Lest anyone forget, Postmaster General Pat Donahoe remains keenly interested in creating a stand-alone health insurance plan for about 1.1 million U.S. Postal Service employees and retirees.
The latest reminder came at last week’s Senate hearing on the USPS’s financial crisis. Although lawmakers’ attention was predictably focused on the agency’s decision to end Saturday mail delivery, Donahoe also stressed the urgency of pulling out of the Federal Employees Health Benefits Program.
“An astonishing 20 cents of every revenue dollar the Postal Service takes in must go toward health care costs,” Donahoe said in prepared testimony. “By moving away from the federal system, nearly all of our employees and retirees would reap the benefits of getting equivalent or better healthcare coverage and paying less for it.”
Creation of a new health plan was a major stumbling block in contract talks with the National Association of Letter Carriers; although labor and management couldn’t reach a deal, a joint task force will keep discussing the issue, according to an arbitration panel’s recent decision.
But the Postal Service hasn’t furnished many details about what it has in mind. And employees may understandably be skeptical of any promises to provide comparable (or better) benefits at lower cost. Fortunately, the USPS inspector general took a look at the subject last year that fleshes out some specifics.
The inspector general’s report, whose conclusions drew a vigorous dissent from Postal Service management, can be read here. It’s of course possible that the USPS human resources team has since made changes to their plan; if so, however, those changes haven’t been made public.
In the meantime, here are a few takeaways from the IG’s review. By the Postal Service’s reckoning, creation of a stand-alone plan would save $52 billion. (The original total was $62.1 billion, but the agency then dropped the idea of freezing its contributions for retiree health insurance, according to the report.) Although the IG doesn’t say over what period of time those savings would occur, the key is requiring employees and retirees to move to Medicare, the taxpayer-funded medical benefits program for people aged 65 and older.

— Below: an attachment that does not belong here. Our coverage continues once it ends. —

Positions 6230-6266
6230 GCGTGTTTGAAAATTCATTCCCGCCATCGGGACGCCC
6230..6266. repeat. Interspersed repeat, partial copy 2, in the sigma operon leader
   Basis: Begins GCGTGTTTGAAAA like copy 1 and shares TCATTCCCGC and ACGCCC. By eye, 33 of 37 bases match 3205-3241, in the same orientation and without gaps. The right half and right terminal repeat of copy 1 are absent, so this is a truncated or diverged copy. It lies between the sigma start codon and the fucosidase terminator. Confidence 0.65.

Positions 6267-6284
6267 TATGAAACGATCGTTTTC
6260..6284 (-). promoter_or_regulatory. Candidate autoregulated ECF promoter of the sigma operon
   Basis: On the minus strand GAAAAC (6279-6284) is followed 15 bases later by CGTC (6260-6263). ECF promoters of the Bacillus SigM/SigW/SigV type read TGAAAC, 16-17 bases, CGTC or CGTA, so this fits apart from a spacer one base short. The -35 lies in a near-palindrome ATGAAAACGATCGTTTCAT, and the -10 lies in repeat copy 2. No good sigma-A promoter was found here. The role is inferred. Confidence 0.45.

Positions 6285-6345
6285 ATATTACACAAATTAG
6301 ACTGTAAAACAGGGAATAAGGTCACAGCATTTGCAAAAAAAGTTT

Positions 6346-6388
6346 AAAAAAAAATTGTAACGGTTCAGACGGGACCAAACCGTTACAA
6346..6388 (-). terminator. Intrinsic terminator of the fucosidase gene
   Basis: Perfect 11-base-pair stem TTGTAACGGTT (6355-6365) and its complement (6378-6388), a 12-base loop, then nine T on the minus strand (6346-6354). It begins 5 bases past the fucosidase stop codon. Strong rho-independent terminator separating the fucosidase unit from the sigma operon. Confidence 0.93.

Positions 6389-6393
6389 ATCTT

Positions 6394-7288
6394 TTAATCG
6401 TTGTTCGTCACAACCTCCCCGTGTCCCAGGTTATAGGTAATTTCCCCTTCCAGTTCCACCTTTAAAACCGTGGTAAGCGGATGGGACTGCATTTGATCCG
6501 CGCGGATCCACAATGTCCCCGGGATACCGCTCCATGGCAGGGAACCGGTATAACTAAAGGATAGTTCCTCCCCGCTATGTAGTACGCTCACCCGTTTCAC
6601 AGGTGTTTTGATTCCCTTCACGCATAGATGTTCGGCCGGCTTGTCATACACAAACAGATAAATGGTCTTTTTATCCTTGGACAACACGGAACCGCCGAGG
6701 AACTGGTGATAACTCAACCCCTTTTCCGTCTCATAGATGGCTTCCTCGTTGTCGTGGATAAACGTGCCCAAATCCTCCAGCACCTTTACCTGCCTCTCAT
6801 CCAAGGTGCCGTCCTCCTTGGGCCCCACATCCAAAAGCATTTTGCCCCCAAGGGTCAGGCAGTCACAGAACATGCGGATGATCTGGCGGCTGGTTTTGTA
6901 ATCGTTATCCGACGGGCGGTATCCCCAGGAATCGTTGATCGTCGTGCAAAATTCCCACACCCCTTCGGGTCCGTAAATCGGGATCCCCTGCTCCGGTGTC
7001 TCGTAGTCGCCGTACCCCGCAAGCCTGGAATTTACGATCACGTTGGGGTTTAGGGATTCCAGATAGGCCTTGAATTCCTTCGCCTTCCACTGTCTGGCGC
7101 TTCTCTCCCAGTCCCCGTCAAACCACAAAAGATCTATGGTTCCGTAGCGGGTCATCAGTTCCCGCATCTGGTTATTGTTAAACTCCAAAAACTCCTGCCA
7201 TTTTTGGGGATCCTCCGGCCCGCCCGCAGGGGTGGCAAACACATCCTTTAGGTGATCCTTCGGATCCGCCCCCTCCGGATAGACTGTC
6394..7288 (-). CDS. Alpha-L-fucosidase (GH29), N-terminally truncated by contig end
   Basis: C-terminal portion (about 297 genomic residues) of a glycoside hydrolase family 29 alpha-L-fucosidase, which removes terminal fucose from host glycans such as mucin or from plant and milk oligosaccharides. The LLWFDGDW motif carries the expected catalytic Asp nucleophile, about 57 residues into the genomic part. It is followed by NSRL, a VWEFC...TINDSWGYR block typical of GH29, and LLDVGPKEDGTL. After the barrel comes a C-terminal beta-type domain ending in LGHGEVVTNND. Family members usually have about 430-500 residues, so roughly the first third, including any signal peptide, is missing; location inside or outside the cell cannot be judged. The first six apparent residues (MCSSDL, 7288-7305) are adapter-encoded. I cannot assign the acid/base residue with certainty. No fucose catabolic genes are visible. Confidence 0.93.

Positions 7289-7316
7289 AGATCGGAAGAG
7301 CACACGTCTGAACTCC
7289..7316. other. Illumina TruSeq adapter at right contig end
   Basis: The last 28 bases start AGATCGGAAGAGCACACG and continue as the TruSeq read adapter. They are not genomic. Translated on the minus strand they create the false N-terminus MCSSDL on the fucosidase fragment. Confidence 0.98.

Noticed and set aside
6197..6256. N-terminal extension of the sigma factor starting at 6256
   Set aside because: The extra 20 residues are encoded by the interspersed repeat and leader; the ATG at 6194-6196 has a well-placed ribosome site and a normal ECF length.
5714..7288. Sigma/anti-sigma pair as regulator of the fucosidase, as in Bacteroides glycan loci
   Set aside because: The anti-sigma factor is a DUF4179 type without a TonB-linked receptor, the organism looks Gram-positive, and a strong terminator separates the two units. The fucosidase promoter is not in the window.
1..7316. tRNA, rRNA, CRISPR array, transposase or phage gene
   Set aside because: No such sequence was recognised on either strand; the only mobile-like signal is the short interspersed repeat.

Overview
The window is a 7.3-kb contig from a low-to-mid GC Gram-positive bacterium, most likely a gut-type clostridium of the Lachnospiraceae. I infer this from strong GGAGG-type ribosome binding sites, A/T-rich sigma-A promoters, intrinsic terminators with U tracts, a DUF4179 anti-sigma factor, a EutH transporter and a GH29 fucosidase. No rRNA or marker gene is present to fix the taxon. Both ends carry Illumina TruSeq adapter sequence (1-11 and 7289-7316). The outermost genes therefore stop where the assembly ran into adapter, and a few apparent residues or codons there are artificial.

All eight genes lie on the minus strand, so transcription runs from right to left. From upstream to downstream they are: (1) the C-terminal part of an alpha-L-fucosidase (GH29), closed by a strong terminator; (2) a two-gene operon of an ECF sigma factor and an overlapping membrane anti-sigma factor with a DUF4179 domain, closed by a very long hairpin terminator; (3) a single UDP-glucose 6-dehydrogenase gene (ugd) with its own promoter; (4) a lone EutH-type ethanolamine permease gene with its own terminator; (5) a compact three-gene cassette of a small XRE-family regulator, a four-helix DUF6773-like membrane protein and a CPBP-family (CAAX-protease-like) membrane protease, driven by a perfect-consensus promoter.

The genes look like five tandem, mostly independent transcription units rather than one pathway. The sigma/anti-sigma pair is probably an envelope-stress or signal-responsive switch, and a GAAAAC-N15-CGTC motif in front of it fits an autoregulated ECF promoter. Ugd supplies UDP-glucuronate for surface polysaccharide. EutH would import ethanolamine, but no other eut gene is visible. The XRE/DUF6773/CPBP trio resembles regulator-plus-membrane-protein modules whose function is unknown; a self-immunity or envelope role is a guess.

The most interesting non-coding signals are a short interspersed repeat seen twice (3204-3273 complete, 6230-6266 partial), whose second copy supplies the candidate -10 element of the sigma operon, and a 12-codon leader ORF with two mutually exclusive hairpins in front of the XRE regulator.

That step alone would save some $37 billion; for older employees and retirees, the Postal Service’s health plan (whatever it turns out to be) would become the back-up insurer to Medicare. The Postal Service would also be freed of much, if not all, of the obligation to set aside billions of dollars now for future retiree care.
But from the employee/retiree perspective, there’s one immediate concern. By law, anyone eligible for Medicare Part B (which covers things like doctors’ visits and lab tests) is supposed to sign up after turning 65 or else face a 10 percent, per year, enrollment penalty.
According to the IG, there were about 88,000 USPS retirees over 65 who hadn’t signed up. Those folks would thus face late-enrollment penalties totaling $53 million per year, or an average of $625 per person. The Postal Service needs to settle that issue, the inspector general said, either by ensuring that the penalties will be waived or by deciding who’s going to foot the bill.
USPS workers and retirees could also pay more under another proposed change that would require anyone retiring after the end of this year to pay a standard deductible before the Postal Service picks up any cost not covered by Medicare. But the Postal Service would also expand coverage options from the two currently offered by the FEHBP to four. In some instances, employees could pay less than they do now. (Check out p. 11 of the IG report for a side-by-side comparison.)
The overall goal here is simple. The Postal Service, like any other money-losing enterprise, is trying to tamp down costs wherever it can. And postal workers generally pay less for their health benefits than other federal employees.
But because congressional approval is required, the Postal Service’s plans need political traction that so far appears to be lacking. At a September 2011 congressional hearing, for example, Office of Personnel Management Director John Berry was notably unenthusiastic about letting the Postal Service leave the FEHBP. A fuller analysis of the potential effects was needed, Berry said, adding that he thought postal employees were “well-served” by the status quo.
In last year’s report, the inspector general recommended that USPS officials lay out to affected employees and retirees, as well as the government, “all potential cost increases, cost savings and cost shifts that would result from a transition to a Postal Service-proposed alternative health care plan.”
In their strongly worded response attached to the report, postal executives both disputed key findings and objected to what they called its “negative tone.” The Postal Service, for example, has proposed relief from the Medicare late enrollment penalties, they wrote. A draft of the report, they added, “totally ignores the fact that total costs will decrease substantially and that out-of-pocket costs for most employees and retirees will decrease.”
The Postal Service has yet, however, to make the kind of detailed disclosure urged by the IG. Until it does, a tough sales job lies ahead.